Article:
Some inherited hypomelanotic skin disorders that present with multiple systemic manifestations have been reported in association with childhood autism. These include tuberous sclerosis [6–8] and hypomelanosis of Ito [4, 9]. That these two hypomelanotic skin disorders associated with childhood autism show neuro-cutaneous and multi-systemic manifestations would point to possible dysfunctional migration of ectodermal and mesodermal cell precursors during embryogenesis in the etiology of these conditions and possibly leading to the neuro-developmental problems that characterize childhood autism. The pattern of chromosomal aberrations found in hypomelanosis of Ito and the polymorphic nature of the condition have led to the belief that hypomelanosis of Ito syndrome is a descriptive term rather than a true syndrome . If this belief is anything to go by, then the genetic basis and etiological process of the dysfunctional migration in ectodermal and mesodermal cell precursors in this condition during embryogenesis leading to possible neuro-developmental problems observed in childhood autism could be heterogeneous.
Further studies on dysfunctional maturation and differentiation of ectodermal and mesodermal cell precursors during embryogenesis in hypomelanotic skin disorders in general may be needed to unravel the pathophysiology of childhood autism.
Oculocutaneous albinism and childhood autism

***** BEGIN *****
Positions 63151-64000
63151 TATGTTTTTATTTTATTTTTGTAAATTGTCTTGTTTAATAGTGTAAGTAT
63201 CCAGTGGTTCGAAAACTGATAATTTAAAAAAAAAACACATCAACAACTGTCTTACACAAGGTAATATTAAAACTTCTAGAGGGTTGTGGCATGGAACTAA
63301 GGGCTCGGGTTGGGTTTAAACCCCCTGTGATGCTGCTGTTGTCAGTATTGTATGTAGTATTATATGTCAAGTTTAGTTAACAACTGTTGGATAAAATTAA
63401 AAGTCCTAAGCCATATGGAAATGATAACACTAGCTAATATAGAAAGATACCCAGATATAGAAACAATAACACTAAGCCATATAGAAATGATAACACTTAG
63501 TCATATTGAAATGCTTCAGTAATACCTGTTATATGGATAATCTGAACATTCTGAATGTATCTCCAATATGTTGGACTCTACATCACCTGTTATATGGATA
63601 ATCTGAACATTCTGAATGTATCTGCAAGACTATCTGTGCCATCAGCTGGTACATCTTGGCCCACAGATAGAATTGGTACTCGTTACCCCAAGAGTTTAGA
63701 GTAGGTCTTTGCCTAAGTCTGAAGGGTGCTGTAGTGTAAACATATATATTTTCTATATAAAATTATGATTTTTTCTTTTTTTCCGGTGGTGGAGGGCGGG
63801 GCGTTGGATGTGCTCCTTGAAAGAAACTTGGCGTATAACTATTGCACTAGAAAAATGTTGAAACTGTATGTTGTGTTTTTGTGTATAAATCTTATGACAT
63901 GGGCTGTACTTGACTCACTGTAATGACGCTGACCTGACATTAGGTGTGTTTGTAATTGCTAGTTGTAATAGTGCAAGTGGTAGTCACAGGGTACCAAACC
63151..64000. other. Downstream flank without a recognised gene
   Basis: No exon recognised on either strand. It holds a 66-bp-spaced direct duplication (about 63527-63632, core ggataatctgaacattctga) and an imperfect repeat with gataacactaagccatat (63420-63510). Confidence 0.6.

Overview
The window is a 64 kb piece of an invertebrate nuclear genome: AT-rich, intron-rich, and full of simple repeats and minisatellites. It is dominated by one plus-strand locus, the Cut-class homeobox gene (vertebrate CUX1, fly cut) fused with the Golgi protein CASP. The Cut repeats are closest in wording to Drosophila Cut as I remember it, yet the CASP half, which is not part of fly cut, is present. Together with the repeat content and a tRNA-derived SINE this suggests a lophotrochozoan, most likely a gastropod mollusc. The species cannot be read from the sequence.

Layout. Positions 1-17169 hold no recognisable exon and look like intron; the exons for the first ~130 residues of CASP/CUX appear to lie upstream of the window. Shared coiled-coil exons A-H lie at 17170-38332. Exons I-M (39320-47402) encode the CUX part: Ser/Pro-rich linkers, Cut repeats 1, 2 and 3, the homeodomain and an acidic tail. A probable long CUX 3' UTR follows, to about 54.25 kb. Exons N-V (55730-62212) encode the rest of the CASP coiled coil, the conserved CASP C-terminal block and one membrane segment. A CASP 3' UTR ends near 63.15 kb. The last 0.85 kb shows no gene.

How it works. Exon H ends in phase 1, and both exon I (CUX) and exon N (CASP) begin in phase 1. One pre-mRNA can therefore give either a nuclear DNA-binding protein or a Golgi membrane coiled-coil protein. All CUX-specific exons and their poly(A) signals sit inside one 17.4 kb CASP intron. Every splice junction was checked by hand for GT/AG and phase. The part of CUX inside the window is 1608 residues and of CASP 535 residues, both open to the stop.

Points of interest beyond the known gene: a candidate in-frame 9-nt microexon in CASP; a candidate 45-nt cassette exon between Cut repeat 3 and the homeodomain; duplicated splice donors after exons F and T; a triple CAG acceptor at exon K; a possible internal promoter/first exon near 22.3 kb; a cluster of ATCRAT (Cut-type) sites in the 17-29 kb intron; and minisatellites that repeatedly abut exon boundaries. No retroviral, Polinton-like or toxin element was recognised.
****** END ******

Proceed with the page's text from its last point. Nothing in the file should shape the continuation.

Oculocutaneous albinism is a hypomelanotic skin disorder. It is inherited in an autosomal recessive process and it rarely presents with multiple systemic manifestations such as have been found in other inherited hypomelanotic skin disorders like tuberous sclerosis and hypomelanosis of Ito associated with childhood autism. Oculocutaneous albinism is infrequently reported in association with childhood autism when compared to tuberous sclerosis and hypomelanosis of Ito.
However, Rogawski et al  had reported co-morbidity of oculocutaneous albinism and childhood autism in two boys and Delong  in a recent description of families of individuals with childhood autism had noted additional feature of oculocutaneous albinism in some families in addition to major affective disorder and special talents. Going by the observation of this present case report and the report of these two previous reports in the literature [11, 12], the question arises whether childhood autism has any genetic and clinical relationship with oculocutaneous albinism.
Further studies on dysfunctional maturation and differentiation of ectodermal and mesodermal cell precursors during embryogenesis in inherited hypomelanotic skin disorders that have been associated with childhood autism are needed. More family and genetic studies into the exact relationship that could exist between oculocutaneous albinism and childhood autism are also desirable. These may provide useful clues into the etiology, prevention and management of childhood autism as well as oculocutaneous albinism.
We thanked Reverend Sister Mary-Anthony Chukwubuikem who is in charge of the Maryland destitute home in Enugu, Nigeria for giving her written informed consent for publication of this case report and the accompanying images. A copy of the written consent is available for review by the Editor-in-Chief of this journal.
We are indebted to Dr. Ahamefule O. Agomoh, the Medical Director of Federal Neuro-Psychiatric Hospital, New Haven, Enugu, Enugu State, Nigeria for his support and the Rotary Club of Independence Layout, Enugu, Enugu State, Nigeria who organized and sponsored the community mental health service that served as first source of contact with this patient.